Multiple Myeloma Treatment Protocols 

Updated: Aug 19, 2020
Author: Attaya Suvannasankha, MD; Chief Editor: Emmanuel C Besa, MD 

Treatment Protocols

Treatment protocols for multiple myeloma are provided below. In addition to general treatment recommendations, treatment recommendations for the following are included:

  • Primary therapy (induction for stem cell transplantation)
  • Patients with relapse after transplant
  • Patients who are not transplant candidates

General treatment recommendations for multiple myeloma

The approval of new drugs continues to change the landscape of myeloma maintenance therapy. In general, the first decision made in the management of patients with myeloma who require systemic therapy is whether stem cell transplantation is part of the strategy. Considerations are as follows:

  • Minimal residual disease testing of the bone marrow is incorporated into the response evaluation to further determine disease burden in patients who achieve complete remission.
  • Alkylator and nitrosourea therapy is usually deferred or reduced in patients who may require autologous stem cell collection, to avoid injury to the stem cells.

  • All transplant-eligible multiple myeloma patients should receive a triplet induction therapy (immunomodulatory agents, proteasome inhibitor and dexamethasone). Bortezomib with lenalidomide and dexamethasone is the most commonly used regimen. [1] Although the combination of carfilzomib (second-generation proteasome inhibitor) with lenalidomide and dexamethasone showed higher efficacy in phase II trials, particularly in high-risk patients, interim analysis in an ongoing phase III clinical trial showed that progression-free survival (PFS) was not superior to that with bortezomib/lenalidomide/dexamethasone. Toxicity profiles did vary significantly, however, with higher rates of cardiopulmonary and renal toxicity with carfilzomib and higher rates of neuropathy with bortezomib. [2]
  • Monoclonal antibodies are a new drug class being integrated to the existing anti-myeloma regimens due to the deeper response rate and better PFS seen with the combinations.[3, 4, 5]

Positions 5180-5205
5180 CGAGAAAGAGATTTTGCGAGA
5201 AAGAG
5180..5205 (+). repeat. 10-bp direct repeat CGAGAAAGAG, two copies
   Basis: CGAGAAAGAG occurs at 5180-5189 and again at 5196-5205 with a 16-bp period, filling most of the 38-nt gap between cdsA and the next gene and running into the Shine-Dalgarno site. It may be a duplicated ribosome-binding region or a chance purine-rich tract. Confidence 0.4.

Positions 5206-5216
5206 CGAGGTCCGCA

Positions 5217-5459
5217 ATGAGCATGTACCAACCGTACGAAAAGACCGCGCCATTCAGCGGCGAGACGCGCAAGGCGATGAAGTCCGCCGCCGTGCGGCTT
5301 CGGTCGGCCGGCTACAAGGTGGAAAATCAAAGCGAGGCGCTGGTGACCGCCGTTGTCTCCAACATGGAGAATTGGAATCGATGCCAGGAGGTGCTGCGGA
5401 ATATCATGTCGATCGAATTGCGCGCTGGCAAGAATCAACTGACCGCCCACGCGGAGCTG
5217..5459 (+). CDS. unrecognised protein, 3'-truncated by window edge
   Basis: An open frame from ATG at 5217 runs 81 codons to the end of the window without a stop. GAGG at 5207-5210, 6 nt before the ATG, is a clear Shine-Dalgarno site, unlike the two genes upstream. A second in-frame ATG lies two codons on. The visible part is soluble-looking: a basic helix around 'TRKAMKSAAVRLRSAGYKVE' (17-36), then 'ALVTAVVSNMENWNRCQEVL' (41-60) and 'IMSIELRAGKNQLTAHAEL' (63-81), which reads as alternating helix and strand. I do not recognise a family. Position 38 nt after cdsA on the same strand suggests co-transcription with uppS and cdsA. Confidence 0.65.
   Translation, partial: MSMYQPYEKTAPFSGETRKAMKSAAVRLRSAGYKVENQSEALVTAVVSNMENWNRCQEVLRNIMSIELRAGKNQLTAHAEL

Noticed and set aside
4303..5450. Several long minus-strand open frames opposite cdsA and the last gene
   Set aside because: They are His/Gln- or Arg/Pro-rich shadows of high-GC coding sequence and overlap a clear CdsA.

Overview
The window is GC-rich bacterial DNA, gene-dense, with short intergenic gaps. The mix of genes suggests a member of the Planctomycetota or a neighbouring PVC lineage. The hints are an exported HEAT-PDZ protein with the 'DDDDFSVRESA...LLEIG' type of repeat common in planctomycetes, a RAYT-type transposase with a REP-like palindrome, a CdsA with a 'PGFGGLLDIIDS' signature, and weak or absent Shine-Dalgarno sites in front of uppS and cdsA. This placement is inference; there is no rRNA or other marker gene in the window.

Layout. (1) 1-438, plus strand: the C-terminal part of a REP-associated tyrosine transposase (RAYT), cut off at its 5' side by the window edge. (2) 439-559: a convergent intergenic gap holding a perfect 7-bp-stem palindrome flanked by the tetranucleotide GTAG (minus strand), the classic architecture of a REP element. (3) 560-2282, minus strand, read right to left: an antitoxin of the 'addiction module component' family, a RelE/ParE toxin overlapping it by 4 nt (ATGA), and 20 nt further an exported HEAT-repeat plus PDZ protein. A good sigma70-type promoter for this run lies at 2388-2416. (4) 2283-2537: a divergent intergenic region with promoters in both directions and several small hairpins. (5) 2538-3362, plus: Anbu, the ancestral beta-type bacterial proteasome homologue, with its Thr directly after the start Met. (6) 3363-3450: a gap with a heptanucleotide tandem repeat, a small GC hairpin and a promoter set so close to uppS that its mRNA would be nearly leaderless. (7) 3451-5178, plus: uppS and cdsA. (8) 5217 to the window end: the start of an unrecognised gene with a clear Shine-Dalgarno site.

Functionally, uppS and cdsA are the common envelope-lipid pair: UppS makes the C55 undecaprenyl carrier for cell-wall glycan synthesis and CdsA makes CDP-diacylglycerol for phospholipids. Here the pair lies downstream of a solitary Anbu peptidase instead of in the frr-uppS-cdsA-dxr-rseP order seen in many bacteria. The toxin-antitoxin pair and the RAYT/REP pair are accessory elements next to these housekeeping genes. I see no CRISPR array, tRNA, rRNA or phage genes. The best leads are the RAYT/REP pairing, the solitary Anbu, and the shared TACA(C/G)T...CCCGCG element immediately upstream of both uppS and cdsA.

• High-dose melphalan followed by autologous stem cell transplant after induction has been associated with superior event-free survival compared with chemotherapy and is considered the preferred approach.[6]

  • Post-transplantation maintenance therapy with low-dose lenalidomide yields improved PFS and overall survival (OS). Adverse effects include infection, thrombosis, and second primary malignancy.[7]  The oral proteasome inhibitor ixazomib showed improved PFS compared with placebo and may be an alternative choice for patients who do not tolerate lenalidomide.[8]

  • Minimal residual disease testing of the bone marrow is incorporated into the response evaluation to further determine disease burden in patients who achieve complete remission. [9]
  • More sensitive skeletal imaging—including whole-body CT scan, MRI, or PET/CT—is incorporated in the diagnosis and response criteria. [10]
  • Frailty score predicts outcome in transplant-ineligible patients with newly diagnosed myeloma and is incorporated into the staging criteria. [11]
  • Continuous treatment with lenalidomide and dexamethasone [12]  or bortezomib (Velcade), melphalan, and prednisone (VMP) [13]  are the most active regimens for transplant-ineligible patients, although addition of the CD38 monoclonal antibody daratumumab to these regimens to drive deeper response is likely to become the new standard of care. [3, 4]

Induction therapy for transplant-eligible patients

Patients who present with active (symptomatic) multiple myeloma are treated with induction therapy.[14] Any one of the combination regimens below may be used for induction therapy.

Lenalidomide (Revlimid)/bortezomib/dexamethasone (VRd, RVd)[6] : 

  • Bortezomib 1.3 mg/m 2 IV push (IVP) on days 1, 4, 8, and 11  plus   lenalidomide 25 mg PO daily on days 1-14  plus   dexamethasone 20 mg PO daily on days 1, 2, 4, 5, 8, 9, 11, and 12 or dexamethasone 40 mg PO daily on days 1, 8, and 15; 21-d cycle for three or four cycles
  • Subcutaneous administration of bortezomib can be considered when neuropathic adverse effects are a concern.

Daratumumab/bortezomib/thalidomide/dexamethasone (dara-VTD)[5] :

  • Bortezomib 1.3 mg/m 2 SC on days 1, 4, 8, and 11  plus  thalidomide 100 mg PO daily plus  oral or intravenous dexamethasone (40 mg on days 1, 2, 8, 9, 15, 16, 22, and 23 of cycles one and two; 40 mg on days 1 and 2 of cycles three and four; 20 mg on days 8, 9, 15, and 16 of cycles three and four  plus   daratumumab 16 mg/kg IV weekly in cycles one and two and once every 2 weeks during induction cycles three and four; 28-d cycle for four cycles